Research from the peak infectious disease body in the United States has confirmed the Omicron variant of the coronavirus is much less likely to cause hospitalisation and death than the earlier Delta strain.
A new study released by the Centers for Disease Control and Prevention in the US bolsters the growing evidence that the now dominant strain, which emerged in Southern Africa, poses a reduced threat at an individual level.
The findings provided “key insight” into how the newest variant operates, CDC Director Dr Rochelle Walensky said as she introduced the data, which came from a study of both Omicron and Delta infections throughout Southern California.
The study found that, as compared to the Delta variant, Omicron resulted in a 91 percent drop in the risk of death, while the risk of hospitalisation was halved.
For those who did require hospitalisation from Omicron, risk of being admitted to an intensive care unit — signalling more serious disease — was reduced by three-fourths.
Omicron infection is “associated with substantially reduced risk of severe clinical endpoints and shorter durations of hospital stay” compared to Delta, the authors found.
Of the nearly 70,000 people in the study group (50,000 of whom tested positive for Omicron), not a single patient admitted to the hospital while battling the Omicron variant required ventilation. And the average hospital stay for an Omicron patient was only three days.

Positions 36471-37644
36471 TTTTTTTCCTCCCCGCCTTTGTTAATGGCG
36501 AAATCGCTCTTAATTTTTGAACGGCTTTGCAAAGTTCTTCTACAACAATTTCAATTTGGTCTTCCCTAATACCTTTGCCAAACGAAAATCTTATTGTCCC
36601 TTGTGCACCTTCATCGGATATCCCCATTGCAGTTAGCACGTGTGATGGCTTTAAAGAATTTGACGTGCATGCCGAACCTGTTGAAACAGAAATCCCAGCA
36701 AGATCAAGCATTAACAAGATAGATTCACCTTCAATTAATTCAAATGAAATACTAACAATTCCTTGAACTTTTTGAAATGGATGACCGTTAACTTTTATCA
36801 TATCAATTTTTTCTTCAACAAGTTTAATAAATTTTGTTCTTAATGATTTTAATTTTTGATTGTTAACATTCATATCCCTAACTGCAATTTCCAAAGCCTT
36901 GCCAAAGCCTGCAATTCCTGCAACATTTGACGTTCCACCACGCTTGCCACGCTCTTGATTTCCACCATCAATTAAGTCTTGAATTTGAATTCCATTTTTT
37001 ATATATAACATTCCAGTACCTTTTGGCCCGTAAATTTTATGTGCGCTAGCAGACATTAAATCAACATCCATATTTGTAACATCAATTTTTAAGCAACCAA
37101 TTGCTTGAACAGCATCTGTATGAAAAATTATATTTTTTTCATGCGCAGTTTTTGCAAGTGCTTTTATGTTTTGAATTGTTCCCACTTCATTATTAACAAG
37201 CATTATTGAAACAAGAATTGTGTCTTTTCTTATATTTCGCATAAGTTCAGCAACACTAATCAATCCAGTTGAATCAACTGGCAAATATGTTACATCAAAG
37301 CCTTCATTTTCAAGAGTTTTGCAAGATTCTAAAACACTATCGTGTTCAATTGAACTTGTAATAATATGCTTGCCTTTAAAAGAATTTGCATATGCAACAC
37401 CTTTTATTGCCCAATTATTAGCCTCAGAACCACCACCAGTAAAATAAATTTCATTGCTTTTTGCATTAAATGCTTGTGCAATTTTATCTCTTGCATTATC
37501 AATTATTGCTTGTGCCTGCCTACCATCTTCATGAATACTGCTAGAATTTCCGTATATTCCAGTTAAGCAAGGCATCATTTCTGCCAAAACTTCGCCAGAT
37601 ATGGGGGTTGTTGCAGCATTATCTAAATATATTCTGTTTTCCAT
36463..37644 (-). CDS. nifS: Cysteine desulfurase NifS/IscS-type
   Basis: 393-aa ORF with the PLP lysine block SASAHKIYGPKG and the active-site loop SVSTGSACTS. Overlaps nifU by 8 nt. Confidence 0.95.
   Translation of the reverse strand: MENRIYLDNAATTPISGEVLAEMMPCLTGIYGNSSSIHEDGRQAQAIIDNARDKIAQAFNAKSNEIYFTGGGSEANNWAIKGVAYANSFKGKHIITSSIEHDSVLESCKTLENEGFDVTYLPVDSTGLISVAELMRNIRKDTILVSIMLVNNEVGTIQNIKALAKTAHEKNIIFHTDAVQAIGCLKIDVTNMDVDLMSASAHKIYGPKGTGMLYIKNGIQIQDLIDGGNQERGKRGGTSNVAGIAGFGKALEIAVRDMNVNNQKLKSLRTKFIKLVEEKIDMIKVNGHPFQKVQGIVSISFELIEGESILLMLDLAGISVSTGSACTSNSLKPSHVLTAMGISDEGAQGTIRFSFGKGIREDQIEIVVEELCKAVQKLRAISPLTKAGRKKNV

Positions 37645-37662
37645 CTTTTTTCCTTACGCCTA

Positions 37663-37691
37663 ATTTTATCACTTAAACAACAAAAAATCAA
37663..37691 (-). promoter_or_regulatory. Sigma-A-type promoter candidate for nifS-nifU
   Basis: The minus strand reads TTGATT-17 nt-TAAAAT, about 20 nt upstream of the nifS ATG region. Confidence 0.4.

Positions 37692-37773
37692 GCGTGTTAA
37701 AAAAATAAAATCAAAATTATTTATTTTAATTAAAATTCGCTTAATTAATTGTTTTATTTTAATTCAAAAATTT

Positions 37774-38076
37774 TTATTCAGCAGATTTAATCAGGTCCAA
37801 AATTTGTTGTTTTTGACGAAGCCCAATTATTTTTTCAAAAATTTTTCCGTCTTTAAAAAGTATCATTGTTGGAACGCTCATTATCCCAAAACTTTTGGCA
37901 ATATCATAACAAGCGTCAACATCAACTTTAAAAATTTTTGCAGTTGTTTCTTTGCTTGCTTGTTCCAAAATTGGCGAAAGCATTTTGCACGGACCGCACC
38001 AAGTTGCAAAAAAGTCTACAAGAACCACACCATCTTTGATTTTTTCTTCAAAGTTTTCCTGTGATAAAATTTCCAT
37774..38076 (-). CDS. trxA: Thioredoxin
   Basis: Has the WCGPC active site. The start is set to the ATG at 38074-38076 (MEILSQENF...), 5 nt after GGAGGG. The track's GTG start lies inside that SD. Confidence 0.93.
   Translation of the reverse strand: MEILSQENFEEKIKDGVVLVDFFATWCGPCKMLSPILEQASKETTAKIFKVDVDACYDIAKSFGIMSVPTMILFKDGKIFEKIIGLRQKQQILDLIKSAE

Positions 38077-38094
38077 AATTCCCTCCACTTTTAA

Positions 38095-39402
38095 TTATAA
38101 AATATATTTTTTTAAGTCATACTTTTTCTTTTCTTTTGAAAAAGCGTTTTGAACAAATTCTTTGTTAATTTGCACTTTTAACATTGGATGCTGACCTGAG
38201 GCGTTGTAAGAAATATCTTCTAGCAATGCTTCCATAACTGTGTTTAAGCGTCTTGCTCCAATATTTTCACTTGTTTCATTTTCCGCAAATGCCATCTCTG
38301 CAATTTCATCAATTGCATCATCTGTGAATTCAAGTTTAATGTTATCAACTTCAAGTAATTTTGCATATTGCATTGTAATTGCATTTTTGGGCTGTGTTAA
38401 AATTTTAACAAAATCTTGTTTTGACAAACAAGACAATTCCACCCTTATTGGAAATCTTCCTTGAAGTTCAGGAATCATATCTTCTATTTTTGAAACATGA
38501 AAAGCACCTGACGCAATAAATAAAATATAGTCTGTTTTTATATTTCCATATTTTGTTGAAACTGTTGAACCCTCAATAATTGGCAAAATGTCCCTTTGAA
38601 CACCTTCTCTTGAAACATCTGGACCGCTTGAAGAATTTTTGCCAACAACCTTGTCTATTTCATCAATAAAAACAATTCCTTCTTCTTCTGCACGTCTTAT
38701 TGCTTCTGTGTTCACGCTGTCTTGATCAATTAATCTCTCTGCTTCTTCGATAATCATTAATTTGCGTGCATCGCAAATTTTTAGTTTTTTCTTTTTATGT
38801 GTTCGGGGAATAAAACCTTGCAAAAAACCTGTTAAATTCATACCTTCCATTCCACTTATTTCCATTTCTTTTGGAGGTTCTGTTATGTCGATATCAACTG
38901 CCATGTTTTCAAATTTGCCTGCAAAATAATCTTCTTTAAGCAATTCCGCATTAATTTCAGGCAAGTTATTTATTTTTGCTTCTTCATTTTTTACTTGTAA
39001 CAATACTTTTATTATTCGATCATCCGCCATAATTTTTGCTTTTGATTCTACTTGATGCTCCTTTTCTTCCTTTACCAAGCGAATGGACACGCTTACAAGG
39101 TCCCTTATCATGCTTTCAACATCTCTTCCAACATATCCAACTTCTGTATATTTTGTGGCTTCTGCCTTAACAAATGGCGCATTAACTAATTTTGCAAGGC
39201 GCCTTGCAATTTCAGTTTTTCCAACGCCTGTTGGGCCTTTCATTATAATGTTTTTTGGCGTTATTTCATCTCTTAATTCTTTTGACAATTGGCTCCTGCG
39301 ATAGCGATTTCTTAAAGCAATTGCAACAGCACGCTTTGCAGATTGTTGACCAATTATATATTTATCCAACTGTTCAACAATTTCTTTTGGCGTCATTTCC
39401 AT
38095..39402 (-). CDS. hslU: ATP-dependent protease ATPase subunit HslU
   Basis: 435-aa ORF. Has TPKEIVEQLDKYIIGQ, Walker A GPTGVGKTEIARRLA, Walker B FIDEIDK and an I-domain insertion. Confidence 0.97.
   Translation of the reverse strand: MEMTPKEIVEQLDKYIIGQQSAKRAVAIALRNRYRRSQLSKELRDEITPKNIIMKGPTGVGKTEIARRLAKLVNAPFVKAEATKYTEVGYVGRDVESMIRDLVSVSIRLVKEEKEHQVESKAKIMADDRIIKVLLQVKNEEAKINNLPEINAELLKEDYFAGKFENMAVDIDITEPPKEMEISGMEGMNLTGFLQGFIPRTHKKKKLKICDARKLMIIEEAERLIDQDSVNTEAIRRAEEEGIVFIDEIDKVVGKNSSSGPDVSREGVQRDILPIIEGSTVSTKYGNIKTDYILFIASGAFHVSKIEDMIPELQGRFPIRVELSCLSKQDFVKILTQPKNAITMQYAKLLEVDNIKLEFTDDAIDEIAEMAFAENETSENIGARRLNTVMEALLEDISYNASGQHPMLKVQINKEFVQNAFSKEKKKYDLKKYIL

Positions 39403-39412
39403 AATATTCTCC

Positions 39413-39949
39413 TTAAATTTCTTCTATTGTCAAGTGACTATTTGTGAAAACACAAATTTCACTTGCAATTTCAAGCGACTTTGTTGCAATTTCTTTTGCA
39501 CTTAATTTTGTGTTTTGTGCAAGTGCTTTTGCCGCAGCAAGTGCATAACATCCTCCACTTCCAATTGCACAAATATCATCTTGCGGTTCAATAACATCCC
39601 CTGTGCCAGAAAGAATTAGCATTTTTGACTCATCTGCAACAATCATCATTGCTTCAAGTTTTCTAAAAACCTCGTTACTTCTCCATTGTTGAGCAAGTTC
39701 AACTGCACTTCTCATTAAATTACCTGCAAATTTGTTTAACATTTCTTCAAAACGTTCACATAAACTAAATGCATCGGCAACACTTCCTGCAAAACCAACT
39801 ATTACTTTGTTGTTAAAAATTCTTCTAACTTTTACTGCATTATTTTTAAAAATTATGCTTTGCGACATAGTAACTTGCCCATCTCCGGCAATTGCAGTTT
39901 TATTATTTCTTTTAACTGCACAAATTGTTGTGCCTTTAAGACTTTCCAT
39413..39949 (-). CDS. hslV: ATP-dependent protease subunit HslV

“It is going to be less severe,” Dr Anthony Fauci, the Biden administration’s top medical adviser, said of the Omicron variant as compared to Delta, “particularly in those who are vaccinated and boosted.”
Concerns remain over 'big picture'
Due to the increased infectiousness of the strain, experts are at pains to point out that societal devastation being caused as the US reports more than a million cases a day.
“We have to look at the big picture, and all of the aspects of the disease,” Boston University public health expert Julia Raifman told Yahoo News US.
NEW: Study on severity of those infected with the #OmicronVariant compared to the #DeltaVariant:
⬇️53% less risk of symptomatic hospitalization
⬇️74% less risk of ICU admission
⬇️91% less risk of death
0⃣Omicron patients required mechanical ventilation
— Rochelle Walensky, MD, MPH (@CDCDirector) January 12, 2022
Only 24 percent of Americans have had their booster shot, according to the CDC, meaning they are more susceptible to contracting the coronavirus, especially the hypertransmissible Omicron variant.
Millions of eligible children and adults have not been vaccinated at all, meaning they have far less protection from Omicron unless they retain some natural immunity from a previous Covid-19 illness.
Dr Raifman noted that “Delta was more severe than the initial variant of Covid,” meaning that Omicron’s decreased severity may seem more dramatic than it really is.
Dr Rochelle Walensky conceded the same difficult reality as the US surpassed its Covid-19 hospitalisation record earlier this week.
“The sudden and steep rise in cases due to Omicron,” she cautioned, “is resulting in unprecedented daily cases counts, sickness, absenteeism and strains on our healthcare system,” she said.
Yahoo News US
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